Terrain Choices:  As we’ve mentioned, an AST 1 is a must have if you are riding in the BC backcountry, also keep in mind how your snowbike differs from a snowmobile as it relates to terrain choices. Snowbikes are incredibly agile, often able to access terrain choices that are not easily accessible by snowmobile.  This is great if you are looking for hours of fun in fresh powder, but not so great if you are in need of a helping hand and your crew on sleds can not get to you.  Keep that in mind when choosing your terrain.  You will horizontally navigate steep terrain across open slopes rather than going straight up in some situations.  In the wrong conditions, this will trigger an avalanche, which takes us back to our first point.  Avalanche Training, for in your AST training they will address terrain choices and ways to prevent exposure to avalanche dangers.

    Support your sport:  Your membership will help preserve and protect riding areas and help fund club and provincial federation initiatives that help secure a solid foundation for our sport in British Columbia. Snowmobilers and yes you, snowbikers help to contribute over 299 million dollars to the British Columbia economy.  Be a part of the solution and join your local snowmobile club.  Let’s face it.  You really do enjoy accessing the backcountry on a groomed trail, rather than a rodeo ride on a whooped out trail.  Get your membership. 

    To find a full list of Snowmobile specific Instructors please go to the Avalanche Canada website.

    The BC Snowmobile Federation preferred providers of sled specific training are: 

    Zacs Tracs

    Hangfire Training

    Trigger Point Snow Services

  • Donegal Wilson posted an article
    Tips to help prevent some stucks, or to help you get stuck smarter. see more

    Getting stuck is simply a part of the sport of snowmobiling, especially if you’re a newbie.  Here are some tips to help prevent some stucks, or to help you get stuck smarter. 

    1.        Step one, don’t panic or let frustration get the better of you.  Everyone gets stuck.  Make sure you remove your helmet should you need to get yourself out of a predicament and avoid sweating profusely when unsticking your sled. You may have to layer down if it’s a doozy.  If you avoid allowing your body to overheat this will prevent your goggles from fogging up, along with keeping you safe and dry when you continue riding for the rest of the day. It’s also a good idea to have an extra set of gloves or two as the gloves you use to unstick yourself may experience some wetness.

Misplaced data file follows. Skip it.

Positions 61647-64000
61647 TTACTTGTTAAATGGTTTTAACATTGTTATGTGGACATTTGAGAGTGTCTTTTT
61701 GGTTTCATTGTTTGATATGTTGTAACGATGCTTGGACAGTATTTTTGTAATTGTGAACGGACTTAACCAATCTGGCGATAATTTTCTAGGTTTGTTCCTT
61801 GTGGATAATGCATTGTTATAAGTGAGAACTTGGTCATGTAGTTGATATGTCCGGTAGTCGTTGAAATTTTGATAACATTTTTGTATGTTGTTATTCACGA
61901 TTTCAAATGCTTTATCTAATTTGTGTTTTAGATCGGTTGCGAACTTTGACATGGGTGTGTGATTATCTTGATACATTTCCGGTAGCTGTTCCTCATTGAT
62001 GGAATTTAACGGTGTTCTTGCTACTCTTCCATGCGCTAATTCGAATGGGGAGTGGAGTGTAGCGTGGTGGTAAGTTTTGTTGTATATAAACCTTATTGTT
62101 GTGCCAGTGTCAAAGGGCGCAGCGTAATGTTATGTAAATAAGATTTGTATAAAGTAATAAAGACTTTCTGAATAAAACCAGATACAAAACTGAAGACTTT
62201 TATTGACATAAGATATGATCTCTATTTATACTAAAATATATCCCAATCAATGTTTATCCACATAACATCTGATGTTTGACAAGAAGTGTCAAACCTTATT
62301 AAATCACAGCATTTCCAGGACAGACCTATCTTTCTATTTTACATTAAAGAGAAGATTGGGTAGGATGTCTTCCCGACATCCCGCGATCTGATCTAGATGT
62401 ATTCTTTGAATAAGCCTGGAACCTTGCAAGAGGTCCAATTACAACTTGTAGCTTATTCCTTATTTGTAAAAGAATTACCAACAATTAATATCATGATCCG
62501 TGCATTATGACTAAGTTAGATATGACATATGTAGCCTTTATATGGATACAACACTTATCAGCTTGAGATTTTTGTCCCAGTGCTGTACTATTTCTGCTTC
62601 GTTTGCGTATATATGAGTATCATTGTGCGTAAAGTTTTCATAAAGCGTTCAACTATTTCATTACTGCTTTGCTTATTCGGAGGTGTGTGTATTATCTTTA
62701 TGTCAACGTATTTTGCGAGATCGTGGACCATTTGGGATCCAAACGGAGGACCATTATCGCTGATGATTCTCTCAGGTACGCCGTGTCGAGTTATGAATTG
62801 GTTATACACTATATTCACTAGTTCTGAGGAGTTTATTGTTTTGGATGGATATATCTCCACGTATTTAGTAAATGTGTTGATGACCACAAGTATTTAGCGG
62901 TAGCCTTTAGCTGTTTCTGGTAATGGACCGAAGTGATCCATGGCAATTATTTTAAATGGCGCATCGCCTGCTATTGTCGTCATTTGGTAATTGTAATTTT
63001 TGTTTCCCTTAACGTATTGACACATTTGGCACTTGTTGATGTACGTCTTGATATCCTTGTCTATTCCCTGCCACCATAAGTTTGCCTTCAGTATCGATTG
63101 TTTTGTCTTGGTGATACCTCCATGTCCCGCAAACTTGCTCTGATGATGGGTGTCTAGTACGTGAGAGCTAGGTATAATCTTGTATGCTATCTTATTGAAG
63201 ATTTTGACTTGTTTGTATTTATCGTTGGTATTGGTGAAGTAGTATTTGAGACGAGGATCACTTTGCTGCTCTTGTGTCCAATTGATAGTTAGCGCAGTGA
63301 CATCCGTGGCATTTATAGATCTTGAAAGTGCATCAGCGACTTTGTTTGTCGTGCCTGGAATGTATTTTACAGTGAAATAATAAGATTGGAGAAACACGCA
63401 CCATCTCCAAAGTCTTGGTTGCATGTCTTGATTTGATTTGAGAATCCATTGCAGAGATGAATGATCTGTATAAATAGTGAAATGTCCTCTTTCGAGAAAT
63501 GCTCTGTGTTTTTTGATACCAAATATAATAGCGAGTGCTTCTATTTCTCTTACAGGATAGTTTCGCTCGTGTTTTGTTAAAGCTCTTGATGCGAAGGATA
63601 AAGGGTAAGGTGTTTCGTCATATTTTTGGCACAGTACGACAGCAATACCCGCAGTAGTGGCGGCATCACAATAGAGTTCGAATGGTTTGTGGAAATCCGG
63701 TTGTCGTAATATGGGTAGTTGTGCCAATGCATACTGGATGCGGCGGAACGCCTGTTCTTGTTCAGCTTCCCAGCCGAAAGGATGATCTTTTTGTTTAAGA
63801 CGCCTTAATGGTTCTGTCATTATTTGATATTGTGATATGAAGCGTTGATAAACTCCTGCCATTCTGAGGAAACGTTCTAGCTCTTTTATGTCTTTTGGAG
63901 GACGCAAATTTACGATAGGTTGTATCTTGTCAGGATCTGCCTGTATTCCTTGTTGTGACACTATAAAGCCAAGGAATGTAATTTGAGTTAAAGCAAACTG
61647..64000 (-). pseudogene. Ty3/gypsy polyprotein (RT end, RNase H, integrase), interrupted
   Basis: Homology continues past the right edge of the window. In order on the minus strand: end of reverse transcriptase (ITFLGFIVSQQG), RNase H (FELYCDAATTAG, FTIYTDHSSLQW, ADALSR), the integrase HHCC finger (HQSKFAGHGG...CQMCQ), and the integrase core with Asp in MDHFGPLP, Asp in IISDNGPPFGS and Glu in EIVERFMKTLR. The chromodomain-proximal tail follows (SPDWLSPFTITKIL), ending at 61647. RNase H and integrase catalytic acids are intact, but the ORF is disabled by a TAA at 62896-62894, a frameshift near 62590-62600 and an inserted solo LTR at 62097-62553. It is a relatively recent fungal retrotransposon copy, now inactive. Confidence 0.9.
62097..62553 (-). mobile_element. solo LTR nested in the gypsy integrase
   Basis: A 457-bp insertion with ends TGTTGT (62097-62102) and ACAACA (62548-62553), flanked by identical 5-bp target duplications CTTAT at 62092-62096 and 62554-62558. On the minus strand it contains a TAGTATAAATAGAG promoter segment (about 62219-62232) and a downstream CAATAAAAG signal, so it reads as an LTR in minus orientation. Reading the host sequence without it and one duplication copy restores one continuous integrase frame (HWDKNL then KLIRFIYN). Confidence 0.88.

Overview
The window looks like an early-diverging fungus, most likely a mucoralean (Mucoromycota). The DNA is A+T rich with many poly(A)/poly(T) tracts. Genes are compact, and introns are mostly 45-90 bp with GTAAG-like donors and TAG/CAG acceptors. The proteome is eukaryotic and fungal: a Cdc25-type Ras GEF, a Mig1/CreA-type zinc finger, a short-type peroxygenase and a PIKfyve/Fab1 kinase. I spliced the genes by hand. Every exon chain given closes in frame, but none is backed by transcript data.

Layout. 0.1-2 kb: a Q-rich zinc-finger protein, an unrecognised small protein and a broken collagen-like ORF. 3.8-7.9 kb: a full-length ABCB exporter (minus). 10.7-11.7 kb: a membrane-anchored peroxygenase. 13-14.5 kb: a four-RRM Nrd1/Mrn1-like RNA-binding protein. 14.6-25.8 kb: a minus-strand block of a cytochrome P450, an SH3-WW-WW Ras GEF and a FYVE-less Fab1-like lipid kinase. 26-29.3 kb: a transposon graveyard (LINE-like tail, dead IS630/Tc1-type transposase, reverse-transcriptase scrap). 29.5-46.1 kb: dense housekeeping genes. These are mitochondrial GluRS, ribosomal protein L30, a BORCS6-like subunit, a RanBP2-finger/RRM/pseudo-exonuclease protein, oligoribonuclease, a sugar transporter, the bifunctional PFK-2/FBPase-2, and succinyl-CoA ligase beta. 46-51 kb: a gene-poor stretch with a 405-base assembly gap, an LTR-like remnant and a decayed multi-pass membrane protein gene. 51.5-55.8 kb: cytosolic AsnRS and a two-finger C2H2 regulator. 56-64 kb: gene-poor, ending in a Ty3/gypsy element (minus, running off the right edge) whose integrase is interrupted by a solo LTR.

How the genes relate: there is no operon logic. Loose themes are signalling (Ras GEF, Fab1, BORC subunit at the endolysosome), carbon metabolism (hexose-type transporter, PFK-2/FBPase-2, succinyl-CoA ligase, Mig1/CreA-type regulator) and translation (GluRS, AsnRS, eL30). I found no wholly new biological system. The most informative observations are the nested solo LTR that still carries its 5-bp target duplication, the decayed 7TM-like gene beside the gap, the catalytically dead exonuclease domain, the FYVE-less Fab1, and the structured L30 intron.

2.       It’s a good idea to have two shovels if you are riding in Avalanche Terrain.  One shovel, in your backpack is dedicated for avalanche rescues, while the other can be your getting stuck shovel stored in your tunnel bag.  This will prevent you from losing your avalanche shovel or components of it, which would be a very bad situation to be in should the need arise to use it in a rescue.

    3.       Radio communication is extremely valuable should you become stuck.  You can let your crew know where you’re at, and that you’re stuck which will help to keep everyone safe.  You can request assistance, or simply give them the peace of mind knowing that you’ve got the situation handled.

    4.        Don’t stop facing uphill.  This is a big one.  When you stop on an incline, it is very difficult to get enough momentum to stay on top of the snow when you want to get back to riding.  You’ll end up digging your track down into the snow, and having an epic stuck. 

    5.       When starting off after being at a complete standstill giver mustard.  This means you’ll need a little bit of momentum to ensure your sled stays on top of the snow, rather than digging a lovely trench creating an even bigger stuck.  If you are stuck on flat ground expect some ribbing. 

    6.       Listen to your snowmobile.  If you’re climbing, and you can hear and feel the momentum draining out of your climb, turn out.  Should you try to continue going up, you’ll most likely end up stuck, and it can be hazardous to expect help when you are stuck on a hill that has potential to slide.  Only one person on the hill at a time is an excellent rule to abide by. You’ll have to dig out, and turn your sled around on your own, which takes a lot of effort and time.  It’s simply easier to turn out, rather than setting yourself up for failure.

    7.       Tree wells could be one of the most cursed at feature in the backcountry when it comes to snowmobiling.  Look where you want to go, rather than directly at the tree well for you’ll find you have an internal tree magnet that will suck you right in.  Tree wells can be used to your advantage, so don’t fear them.  As long as your track is on solid snow you can breeze right through them, and even utilize the wells to help you navigate thick tree riding.  Keep your momentum up to carry you through the well’s vicinity, for the slower you go the easier you’ll tip over into the well.  Not wide open throttle (WOT), just momentum.